This work started off a bit slow in that after a very short (but good) first chapter, it really bogged down in the second chapter. It seems to me that this was because the authors took the time to summarize most of the key processes that are at work during the five phases—when it wasn’t really needed and was likely adequately handled by the table of contents. In my opinion, this would have been a much better place to discuss usability and competitive analysis, as these two areas tend to provide many of the business reasons for a redesign in the first place. It seems to me that covering these two topics at the end of the book (however well written) didn’t do them justice.
Having worked on the Web for almost seven years, I found that I was having a hard time getting into the book, but that all changed when I reached chapter three.
In chapter three, “Defining the Project,” the authors give a look at the requirements process—but from the perspective of a development firm rather than that of a corporate group. I found it very interesting how well the authors have described the requirements process as it applies to client sites. The primary advantage of coming from this perspective is the fact that they draw on experience from a number of types of sites. As a result, they have provide a look at the requirements process that could expand the horizons of many working in a corporate environment where they are focused on one or two key Web products.
Chapter four discusses the development (not code) of the site structure. This is where they address issues like content development and planning, information chunking (the grouping of information into Web-logical chunks), information architecture, wire framing and more. As a former marketing guy, I really appreciated the amount of skill that the authors have in basic marketing concepts as well as the technical pieces. Their application of these skills at this point in a project could have a dramatic, long-term affect on the marketability (should be a testable feature) of a site.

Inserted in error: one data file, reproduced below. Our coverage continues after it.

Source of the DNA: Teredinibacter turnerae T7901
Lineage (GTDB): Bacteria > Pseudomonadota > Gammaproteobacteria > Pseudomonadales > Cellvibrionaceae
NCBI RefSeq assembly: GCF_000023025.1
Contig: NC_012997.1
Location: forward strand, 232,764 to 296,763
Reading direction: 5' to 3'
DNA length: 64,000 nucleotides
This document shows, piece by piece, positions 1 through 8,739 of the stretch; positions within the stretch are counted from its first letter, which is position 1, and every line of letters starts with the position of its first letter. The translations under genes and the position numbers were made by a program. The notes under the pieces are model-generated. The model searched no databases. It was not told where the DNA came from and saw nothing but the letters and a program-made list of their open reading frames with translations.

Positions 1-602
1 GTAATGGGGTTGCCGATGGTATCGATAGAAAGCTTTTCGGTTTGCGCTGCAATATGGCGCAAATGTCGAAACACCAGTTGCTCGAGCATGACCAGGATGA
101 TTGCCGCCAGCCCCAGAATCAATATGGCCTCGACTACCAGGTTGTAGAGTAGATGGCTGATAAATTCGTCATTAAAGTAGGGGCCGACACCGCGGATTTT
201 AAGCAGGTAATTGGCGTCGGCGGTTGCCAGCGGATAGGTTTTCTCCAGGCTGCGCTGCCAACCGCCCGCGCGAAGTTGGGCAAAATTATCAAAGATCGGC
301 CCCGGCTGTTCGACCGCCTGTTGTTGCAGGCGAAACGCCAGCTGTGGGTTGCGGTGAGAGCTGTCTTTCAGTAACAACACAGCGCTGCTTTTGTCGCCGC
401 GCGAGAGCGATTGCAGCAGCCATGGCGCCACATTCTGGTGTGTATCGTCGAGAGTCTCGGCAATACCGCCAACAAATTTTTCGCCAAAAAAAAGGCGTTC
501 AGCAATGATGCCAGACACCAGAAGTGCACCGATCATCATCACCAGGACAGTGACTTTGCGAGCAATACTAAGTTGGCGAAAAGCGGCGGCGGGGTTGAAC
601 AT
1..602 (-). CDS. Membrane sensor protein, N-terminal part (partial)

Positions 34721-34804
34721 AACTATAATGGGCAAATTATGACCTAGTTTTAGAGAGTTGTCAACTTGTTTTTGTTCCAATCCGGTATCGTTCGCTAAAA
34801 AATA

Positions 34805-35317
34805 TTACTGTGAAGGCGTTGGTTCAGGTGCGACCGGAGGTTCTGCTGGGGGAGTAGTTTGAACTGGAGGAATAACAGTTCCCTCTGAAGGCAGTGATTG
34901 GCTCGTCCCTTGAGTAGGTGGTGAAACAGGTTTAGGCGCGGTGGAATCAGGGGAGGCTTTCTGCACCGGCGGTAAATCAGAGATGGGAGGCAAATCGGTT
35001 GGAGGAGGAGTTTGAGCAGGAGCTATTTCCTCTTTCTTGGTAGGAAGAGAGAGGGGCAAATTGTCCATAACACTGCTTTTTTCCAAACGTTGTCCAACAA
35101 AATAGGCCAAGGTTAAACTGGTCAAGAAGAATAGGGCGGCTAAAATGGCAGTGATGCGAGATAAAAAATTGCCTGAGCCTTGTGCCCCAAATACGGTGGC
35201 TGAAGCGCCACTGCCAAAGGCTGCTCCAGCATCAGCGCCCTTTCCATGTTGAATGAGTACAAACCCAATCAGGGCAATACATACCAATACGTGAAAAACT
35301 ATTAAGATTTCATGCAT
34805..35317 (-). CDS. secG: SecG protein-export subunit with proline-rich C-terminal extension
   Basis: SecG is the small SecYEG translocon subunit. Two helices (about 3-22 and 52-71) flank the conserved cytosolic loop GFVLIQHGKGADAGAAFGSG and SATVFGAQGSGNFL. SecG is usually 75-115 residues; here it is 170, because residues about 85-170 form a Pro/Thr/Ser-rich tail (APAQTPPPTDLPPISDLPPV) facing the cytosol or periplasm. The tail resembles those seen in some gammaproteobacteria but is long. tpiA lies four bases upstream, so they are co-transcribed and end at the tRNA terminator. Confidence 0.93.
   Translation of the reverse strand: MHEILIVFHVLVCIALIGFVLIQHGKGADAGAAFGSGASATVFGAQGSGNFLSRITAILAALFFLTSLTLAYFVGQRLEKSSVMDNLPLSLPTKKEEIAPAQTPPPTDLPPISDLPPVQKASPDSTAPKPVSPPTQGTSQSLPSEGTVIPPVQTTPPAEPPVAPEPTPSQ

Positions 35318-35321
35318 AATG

Chapters five and six deal with Visual Design/Testing and Production/QA respectively. Although I generally agreed with the authors’ take on things in these two sections, I feel that it’s important to note that the four core topics of these two chapters could have been reorganized in many different ways – at least from the perspective of the project timeline. For example, it would be easy to argue that the QA phase could begin alongside the design and testing by having QA folks help provide existing standards that will become a de-facto part of the requirements. Another example would be how the actual development itself contributes back to the design. That said, it should also be obvious that developers would generally be able to contribute to the design through the development of little or no code – perhaps building a technology demonstrator rather than a full “proto-site.”
This book is about the process and the team. It conveys useful information for project managers, designers, marketers, testers, developers and more. Better yet, it does this very well—having an unusual level of detail for all in a book with a fairly large scope. This is one that I will keep close at hand.